The battle for the starting quarterback job might be Doc Holliday’s most pressing concern, but his biggest area that needs to develop quickly is the offensive line. The front five was one of many question marks headed into spring practice in April. There were signs of improvement but following the Green/White game it was obvious there was still a sizable gap between the improvements made during the spring and the improvements still needed.
“We are not anywhere near where we need to be,” says Offensive Coordinator and O-line Coach Bill Legg. “There are major question marks that need to be settled.”
Among those question marks is figuring out exactly who the starting front five will be. Returning starters Ryan Tillman and C.J. Wood will anchor the unit. Otherwise Legg is looking for players to step up and show they can get the job done.
Scott Garrett (left guard), Chris Jasperse (center) and Corey Tenney (right tackle)filled out the starting line during the spring game while Jordan Jeffries, Grady Kerry, Chris Bowers, David Rumley and Josh Lovell formed the second string line.
Legg explains developing linemen is a different beast than developing skill position players. Often a freshman receiver or running back who possesses speed can have an immediate impact. However, with linemen their physical development is much more of an issue.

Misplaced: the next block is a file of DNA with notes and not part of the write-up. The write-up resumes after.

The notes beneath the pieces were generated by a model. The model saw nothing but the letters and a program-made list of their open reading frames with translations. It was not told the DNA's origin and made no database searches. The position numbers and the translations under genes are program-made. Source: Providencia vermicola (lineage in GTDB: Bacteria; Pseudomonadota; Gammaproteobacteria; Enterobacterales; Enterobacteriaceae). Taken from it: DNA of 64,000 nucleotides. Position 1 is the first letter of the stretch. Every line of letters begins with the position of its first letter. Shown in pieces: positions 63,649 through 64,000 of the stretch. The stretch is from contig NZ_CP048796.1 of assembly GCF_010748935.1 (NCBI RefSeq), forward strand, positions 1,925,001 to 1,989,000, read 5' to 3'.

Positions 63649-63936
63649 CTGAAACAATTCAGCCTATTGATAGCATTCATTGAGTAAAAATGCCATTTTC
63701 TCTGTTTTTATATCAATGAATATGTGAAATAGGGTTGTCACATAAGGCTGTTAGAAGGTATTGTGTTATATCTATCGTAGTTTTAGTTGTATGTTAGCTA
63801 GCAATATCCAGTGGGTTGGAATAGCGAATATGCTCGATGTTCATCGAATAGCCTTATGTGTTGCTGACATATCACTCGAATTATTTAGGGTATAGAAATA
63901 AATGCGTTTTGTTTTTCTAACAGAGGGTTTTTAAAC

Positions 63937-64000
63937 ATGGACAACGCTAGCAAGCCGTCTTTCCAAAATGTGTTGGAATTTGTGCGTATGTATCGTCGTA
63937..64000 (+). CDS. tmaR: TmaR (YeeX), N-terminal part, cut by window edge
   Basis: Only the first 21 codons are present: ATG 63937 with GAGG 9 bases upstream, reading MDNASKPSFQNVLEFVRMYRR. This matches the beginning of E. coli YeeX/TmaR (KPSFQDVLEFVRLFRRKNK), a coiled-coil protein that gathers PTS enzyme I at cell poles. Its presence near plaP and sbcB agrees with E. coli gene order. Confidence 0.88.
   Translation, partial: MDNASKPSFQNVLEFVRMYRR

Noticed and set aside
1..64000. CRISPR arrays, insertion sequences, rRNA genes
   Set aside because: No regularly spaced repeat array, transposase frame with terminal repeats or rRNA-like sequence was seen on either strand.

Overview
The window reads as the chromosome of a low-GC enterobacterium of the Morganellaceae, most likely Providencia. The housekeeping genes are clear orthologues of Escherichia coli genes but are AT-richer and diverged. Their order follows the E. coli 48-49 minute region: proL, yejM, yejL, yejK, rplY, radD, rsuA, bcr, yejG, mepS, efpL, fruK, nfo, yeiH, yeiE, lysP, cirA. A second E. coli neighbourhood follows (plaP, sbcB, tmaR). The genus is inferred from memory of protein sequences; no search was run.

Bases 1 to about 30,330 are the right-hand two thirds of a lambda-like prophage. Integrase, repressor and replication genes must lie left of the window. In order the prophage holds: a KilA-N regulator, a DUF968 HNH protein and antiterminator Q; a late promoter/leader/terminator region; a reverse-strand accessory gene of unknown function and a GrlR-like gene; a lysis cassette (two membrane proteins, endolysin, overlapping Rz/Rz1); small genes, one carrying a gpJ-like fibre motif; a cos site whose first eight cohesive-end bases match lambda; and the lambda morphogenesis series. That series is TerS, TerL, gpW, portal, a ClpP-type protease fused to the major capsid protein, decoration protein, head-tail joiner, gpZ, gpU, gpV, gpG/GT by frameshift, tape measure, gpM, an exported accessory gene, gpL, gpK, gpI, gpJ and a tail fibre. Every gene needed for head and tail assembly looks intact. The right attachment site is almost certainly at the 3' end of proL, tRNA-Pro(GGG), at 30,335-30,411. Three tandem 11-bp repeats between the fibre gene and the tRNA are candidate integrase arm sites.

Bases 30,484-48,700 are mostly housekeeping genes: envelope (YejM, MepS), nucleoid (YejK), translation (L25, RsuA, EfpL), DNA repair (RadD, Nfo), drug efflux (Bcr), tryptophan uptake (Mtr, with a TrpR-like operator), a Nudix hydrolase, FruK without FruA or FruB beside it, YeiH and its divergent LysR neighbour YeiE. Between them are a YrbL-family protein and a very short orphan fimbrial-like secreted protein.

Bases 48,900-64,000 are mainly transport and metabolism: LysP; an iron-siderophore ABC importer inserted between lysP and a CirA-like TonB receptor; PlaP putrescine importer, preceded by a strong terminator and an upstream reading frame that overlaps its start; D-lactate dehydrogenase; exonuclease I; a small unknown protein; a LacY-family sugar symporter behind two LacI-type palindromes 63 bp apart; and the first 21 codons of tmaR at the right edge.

“You’ve got an 18-year-old kid playing against a 23-year-old man. That physical difference is significant,” asserts Legg. “That’s where this summer we have to build on what we gained.”
That’s where the dog days of summer will have the most impact as the line spends day after day in the weight room working to get stronger, developing technique and building up stamina. However, there will be much more work to do once practice begins on August 8th if Holliday and Legg hope to unleash an offense that was scaled back in the spring because of the youthfulness on the line and quarterbacks.
“We’re making progress, but we still have a long way to go,” says Legg.
Just like the old Jerry Reed song says, the offensive line “has a long way to go and short time to get there.”